Register to reply

Reaction between magnesium and oxygen

by chemist2b
Tags: magnesium, oxygen, reaction
Share this thread:
chemist2b
#1
Dec5-11, 07:53 PM
P: 14
Today in class my chem teacher was insistent that 2Mg + O2 = 2MgO was a synthesis reaction. this I agree with. however, he was also adamant that this was not a combustion reaction, when it our text book it specifically gave us this very same example as a type of combustion reaction. Question: is the text book right (it is a combustion reaction) or is the teacher right (its not)?
Phys.Org News Partner Chemistry news on Phys.org
Chemists create nanofibers using unprecedented new method
Nanostructured metal-oxide catalyst efficiently converts CO2 to methanol (w/ Video)
Researchers discover low-grade nonwoven cotton picks up 50 times own weight of oil
Borek
#2
Dec6-11, 05:02 PM
Admin
Borek's Avatar
P: 23,402
I consulted with a group of chemistry teachers, and in general they treat magnesium reaction with oxygen as combustion. If it is slow for any reason, it will be just corrosion, but it is fast enough.

That being said, there is no precise definition of combustion, so there is some room for interpretation.
epenguin
#3
Dec7-11, 11:22 AM
HW Helper
epenguin's Avatar
P: 1,967
Yes you can define, but anyone who said that is not combustion would also have to say not many things are.

I think it was with magnesium in one of my first school chemistry lessons I first heard the word.

sankalpmittal
#4
Dec7-11, 12:30 PM
sankalpmittal's Avatar
P: 752
Reaction between magnesium and oxygen

Quote Quote by epenguin View Post
Yes you can define, but anyone who said that is not combustion would also have to say not many things are.

I think it was with magnesium in one of my first school chemistry lessons I first heard the word.
It has to be a combustion reaction and as such it is endothermic. Otherwise how will Magnesium react will oxygen ?

2Mg+O2 + Δ ----------> 2MgO

Δ is heat taken by Mg to react with O2.
Borek
#5
Dec7-11, 01:00 PM
Admin
Borek's Avatar
P: 23,402
Quote Quote by sankalpmittal View Post
It has to be a combustion reaction and as such it is endothermic. Otherwise how will Magnesium react will oxygen ?
I have a rusty nail here. Obviously iron reacted with oxygen. Does it mean it was combustion?
sankalpmittal
#6
Dec8-11, 09:27 AM
sankalpmittal's Avatar
P: 752
Quote Quote by Borek View Post
I have a rusty nail here. Obviously iron reacted with oxygen. Does it mean it was combustion?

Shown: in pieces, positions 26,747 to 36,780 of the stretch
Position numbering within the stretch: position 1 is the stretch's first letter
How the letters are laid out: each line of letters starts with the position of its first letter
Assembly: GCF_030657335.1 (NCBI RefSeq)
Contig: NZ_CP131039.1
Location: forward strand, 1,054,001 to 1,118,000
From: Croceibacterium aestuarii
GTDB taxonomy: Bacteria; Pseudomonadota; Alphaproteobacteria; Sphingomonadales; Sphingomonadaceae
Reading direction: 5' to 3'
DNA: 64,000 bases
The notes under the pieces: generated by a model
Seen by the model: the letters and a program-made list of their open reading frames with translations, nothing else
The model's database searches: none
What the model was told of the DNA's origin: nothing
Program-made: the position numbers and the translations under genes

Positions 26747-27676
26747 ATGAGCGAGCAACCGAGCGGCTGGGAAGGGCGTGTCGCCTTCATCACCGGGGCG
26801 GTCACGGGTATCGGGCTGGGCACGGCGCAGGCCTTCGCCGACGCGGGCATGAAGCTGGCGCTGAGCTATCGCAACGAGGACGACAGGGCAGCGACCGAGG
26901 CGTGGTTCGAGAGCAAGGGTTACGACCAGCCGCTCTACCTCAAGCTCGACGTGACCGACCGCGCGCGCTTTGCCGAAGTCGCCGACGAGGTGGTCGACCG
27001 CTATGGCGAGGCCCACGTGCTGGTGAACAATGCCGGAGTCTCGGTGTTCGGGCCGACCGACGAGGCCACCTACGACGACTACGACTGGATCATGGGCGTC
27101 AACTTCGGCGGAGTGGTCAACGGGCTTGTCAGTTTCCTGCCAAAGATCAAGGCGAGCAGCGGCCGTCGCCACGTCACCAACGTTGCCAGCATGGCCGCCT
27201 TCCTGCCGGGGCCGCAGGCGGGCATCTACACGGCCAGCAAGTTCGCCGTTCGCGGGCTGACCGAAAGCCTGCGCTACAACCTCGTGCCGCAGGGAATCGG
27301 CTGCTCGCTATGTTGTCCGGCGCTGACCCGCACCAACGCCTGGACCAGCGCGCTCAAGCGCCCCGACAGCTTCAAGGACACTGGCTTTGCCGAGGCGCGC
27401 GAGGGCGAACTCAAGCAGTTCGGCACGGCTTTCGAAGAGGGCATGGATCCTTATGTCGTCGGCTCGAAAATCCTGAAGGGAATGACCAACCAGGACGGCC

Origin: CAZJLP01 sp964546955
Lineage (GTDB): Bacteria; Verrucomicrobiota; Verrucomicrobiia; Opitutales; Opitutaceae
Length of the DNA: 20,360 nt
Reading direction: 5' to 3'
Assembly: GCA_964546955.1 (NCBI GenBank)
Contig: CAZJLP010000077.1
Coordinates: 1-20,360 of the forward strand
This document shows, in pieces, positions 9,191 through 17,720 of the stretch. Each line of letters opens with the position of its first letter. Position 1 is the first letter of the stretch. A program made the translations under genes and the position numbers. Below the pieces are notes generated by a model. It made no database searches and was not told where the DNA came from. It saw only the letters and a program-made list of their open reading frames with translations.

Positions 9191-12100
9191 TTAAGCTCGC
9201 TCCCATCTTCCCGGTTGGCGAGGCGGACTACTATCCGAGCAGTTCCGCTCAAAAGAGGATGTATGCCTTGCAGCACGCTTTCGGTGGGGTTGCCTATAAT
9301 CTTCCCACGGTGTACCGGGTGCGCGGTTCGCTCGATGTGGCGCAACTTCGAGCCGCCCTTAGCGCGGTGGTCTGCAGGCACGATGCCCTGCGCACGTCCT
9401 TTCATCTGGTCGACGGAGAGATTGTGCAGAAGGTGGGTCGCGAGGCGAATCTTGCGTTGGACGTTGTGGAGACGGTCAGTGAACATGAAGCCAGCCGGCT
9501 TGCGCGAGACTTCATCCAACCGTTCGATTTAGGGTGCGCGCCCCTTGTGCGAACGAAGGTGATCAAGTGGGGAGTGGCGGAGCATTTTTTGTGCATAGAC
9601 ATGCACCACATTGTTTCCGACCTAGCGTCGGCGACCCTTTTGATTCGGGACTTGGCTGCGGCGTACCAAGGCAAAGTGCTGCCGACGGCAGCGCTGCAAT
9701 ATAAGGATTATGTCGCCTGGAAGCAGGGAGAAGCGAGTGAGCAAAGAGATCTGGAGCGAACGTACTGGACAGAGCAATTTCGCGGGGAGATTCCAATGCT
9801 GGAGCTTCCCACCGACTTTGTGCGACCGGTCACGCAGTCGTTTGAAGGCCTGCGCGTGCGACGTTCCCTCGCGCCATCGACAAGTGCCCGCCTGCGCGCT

Here is the reaction of formation of rust :

Fe+H2O+O2 ------------> Fe2O3.xH2O

Obviously its not a combustion reaction.
But can ever the reaction given below occur without combustion ?

2Mg+O2 ----------> 2MgO
Borek
#7
Dec8-11, 09:50 AM
Admin
Borek's Avatar
P: 23,402
At low oxygen pressures it will be impossible for the reaction to proceed fast, so you will be just seeing slow oxidation.

Conditions are always important part of the reaction.
morrobay
#8
Dec9-11, 03:31 AM
P: 376
Quote Quote by sankalpmittal View Post
It has to be a combustion reaction and as such it is endothermic. Otherwise how will Magnesium react will oxygen ?

2Mg+O2 + Δ ----------> 2MgO

Δ is heat taken by Mg to react with O2.
Actually the oxidation/combustion reaction for MgO is an endo/exo thermic reaction. Its endothermic with the reactants.The total first and second ionization enthalpies for Magnesium's 3s2 electrons are H =
+ 742 and +1450 kilo Joules / mole
And exothermic for the products.
While the net overall reaction is exothermic, - 602 kilo Joules/mole ( by way of Hess's law )

Im not sure if the heat of formation can be measured directly with a calorimeter in which case the + 2192 kilo Joules/mole + negative heat of formation should = - 602 kilo Joules/mole
rktpro
#9
Dec9-11, 07:33 AM
P: 61
Quote Quote by Borek View Post
I have a rusty nail here. Obviously iron reacted with oxygen. Does it mean it was combustion?
It can't be combustion. Iron gets rusty in presence of catalyst like CO2. A catalyst never affects combustion.
Borek
#10
Dec9-11, 08:06 AM
Admin
Borek's Avatar
P: 23,402
Quote Quote by rktpro View Post
It can't be combustion. Iron gets rusty in presence of catalyst like CO2.
No, iron doesn't need a catalyst to get oxidized. Iron burns quite nicely in oxygen. If it is fine enough it will even burn just in air, it is called pyrophoric iron then.



A catalyst never affects combustion.
So what happens in catalytic converters?
rktpro
#11
Dec9-11, 07:42 PM
P: 61
Quote Quote by Borek View Post
No, iron doesn't need a catalyst to get oxidized. Iron burns quite nicely in oxygen.